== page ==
I was going to write a blog post today, but instead I wrote a story. My wife originally came up with this concept a while back for NaNoWriMo, but I decided to take a *ahem* stab at it.
The Altar of Fame.
The crowd applauds as the hosts welcome them back from the commercial break, microphone headsets nestling firmly beside their mouths, barely noticeable in the stage lights.
Welcome back, they say, the phone lines have now closed, and your choice of winner will be announced shortly!
The crowd cheers, mindlessly, their voices raised in triumph and tribute as the hosts introduce a band to entertain them through the period of counting, a sea of noise, its waves breaking on the short of the stage.
Backstage, the contestants wait nervously to be summoned, after weeks of competitions. Talent, ability, none of it counts for anything now. All that counts is the thousands in attendance, the millions at home.
As the band draws to a close, they stare at the screen, waiting for the curtain to rise and determine their fate.
The irrepressibly happy and enthusiastic hosts summon the three to their preassigned posts. They take their spots under the lights, beams from heaven fixing them in their luminescent gaze.
The votes are in, their fates decided.
One by one, the lights go out, until only two remain, one boy, one girl. The hosts pause, stretching the tension to infinity.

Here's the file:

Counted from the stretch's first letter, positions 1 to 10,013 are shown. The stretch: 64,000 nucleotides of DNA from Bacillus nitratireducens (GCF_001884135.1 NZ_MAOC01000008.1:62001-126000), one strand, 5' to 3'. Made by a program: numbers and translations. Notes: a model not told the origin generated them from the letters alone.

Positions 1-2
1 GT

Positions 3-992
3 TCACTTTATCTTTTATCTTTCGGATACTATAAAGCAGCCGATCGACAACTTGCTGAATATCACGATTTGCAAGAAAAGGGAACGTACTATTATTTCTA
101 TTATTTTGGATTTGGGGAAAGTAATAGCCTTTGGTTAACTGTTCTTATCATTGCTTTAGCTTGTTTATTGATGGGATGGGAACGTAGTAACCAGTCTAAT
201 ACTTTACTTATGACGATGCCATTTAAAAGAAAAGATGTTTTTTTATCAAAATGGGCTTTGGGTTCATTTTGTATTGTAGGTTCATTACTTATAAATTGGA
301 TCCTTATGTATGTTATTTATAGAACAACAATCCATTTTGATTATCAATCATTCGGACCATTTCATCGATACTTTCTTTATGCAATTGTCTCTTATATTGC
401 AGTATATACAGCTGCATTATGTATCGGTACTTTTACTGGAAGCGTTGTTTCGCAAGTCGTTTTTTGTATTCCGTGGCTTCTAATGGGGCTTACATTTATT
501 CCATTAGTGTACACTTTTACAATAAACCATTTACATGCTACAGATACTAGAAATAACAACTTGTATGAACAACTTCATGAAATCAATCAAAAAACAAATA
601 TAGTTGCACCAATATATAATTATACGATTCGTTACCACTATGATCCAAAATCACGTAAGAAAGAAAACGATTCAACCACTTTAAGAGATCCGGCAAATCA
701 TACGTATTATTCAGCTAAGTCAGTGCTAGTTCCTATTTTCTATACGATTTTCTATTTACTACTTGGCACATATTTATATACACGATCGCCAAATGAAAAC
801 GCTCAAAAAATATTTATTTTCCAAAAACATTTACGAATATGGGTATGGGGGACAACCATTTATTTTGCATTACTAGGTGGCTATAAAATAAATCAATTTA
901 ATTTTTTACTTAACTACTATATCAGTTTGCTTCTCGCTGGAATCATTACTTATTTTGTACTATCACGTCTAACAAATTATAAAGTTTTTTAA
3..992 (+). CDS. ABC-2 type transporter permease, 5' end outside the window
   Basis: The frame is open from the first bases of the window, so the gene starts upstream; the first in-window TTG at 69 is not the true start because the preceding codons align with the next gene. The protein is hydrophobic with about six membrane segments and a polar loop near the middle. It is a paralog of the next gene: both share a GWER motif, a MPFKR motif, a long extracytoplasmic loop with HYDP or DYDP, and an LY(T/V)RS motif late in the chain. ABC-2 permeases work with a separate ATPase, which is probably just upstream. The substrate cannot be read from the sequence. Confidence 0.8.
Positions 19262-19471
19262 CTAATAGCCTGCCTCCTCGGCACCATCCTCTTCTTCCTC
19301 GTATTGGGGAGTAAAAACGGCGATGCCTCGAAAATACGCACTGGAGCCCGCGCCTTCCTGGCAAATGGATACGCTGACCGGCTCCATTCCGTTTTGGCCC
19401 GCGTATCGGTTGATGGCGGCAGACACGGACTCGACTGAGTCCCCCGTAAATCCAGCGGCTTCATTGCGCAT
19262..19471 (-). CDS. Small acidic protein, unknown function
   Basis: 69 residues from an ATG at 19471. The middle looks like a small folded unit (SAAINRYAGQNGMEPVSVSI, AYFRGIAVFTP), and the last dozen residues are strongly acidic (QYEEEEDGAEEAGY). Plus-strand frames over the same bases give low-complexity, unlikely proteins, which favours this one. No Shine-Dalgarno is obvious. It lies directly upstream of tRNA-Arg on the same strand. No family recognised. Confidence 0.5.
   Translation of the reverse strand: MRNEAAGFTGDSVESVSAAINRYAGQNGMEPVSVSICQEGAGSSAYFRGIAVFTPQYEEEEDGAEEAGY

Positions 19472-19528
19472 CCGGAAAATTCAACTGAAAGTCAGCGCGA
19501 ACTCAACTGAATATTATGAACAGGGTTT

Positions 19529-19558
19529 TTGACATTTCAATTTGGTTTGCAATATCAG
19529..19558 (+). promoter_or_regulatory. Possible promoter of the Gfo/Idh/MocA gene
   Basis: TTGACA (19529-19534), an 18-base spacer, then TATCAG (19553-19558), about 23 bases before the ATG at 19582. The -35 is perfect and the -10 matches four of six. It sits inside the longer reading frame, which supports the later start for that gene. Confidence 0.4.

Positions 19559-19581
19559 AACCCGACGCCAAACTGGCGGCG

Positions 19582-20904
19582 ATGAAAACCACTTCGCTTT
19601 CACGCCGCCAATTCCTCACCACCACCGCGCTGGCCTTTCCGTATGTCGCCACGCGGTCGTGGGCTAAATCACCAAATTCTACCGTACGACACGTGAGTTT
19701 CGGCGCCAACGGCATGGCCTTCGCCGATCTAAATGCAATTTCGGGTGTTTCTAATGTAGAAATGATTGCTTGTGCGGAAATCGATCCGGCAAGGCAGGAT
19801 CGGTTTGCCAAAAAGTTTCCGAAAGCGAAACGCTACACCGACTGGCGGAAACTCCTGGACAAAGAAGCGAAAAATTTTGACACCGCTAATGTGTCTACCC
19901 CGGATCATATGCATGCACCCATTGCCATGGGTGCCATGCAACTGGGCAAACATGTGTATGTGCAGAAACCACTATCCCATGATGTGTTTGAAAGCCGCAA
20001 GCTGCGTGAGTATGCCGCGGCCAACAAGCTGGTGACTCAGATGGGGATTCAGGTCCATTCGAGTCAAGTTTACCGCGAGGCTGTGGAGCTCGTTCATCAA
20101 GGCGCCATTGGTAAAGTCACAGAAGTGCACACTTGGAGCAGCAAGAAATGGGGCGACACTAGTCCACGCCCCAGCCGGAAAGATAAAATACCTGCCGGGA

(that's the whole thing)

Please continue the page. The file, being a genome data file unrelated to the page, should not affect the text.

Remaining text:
The last light fades leaving the girl in darkness. The boy is torn between joy and fear, his face reflecting the shock of the audience. Then, they burst into cheers.
The hosts congratulate him, and commiserate the loser. In the background, the stage is set for the final act.
The winner is escorted towards the back of the stage, the loser watches from the side, both saddened and elated by this turn of events.
The winner lays down on the table that has been set at the epicentre of the floodlights, and the high priest walks from behind the scenes. His knife is sharp, his eyes keen.
The straps secure the tribute to the table, and he waits, his mind at peace and resolved to his fate. The knife is raised high, then falls, once.
Perhaps the gods will grant the nation good fortune for another year, perhaps not.
Fame is fleeting.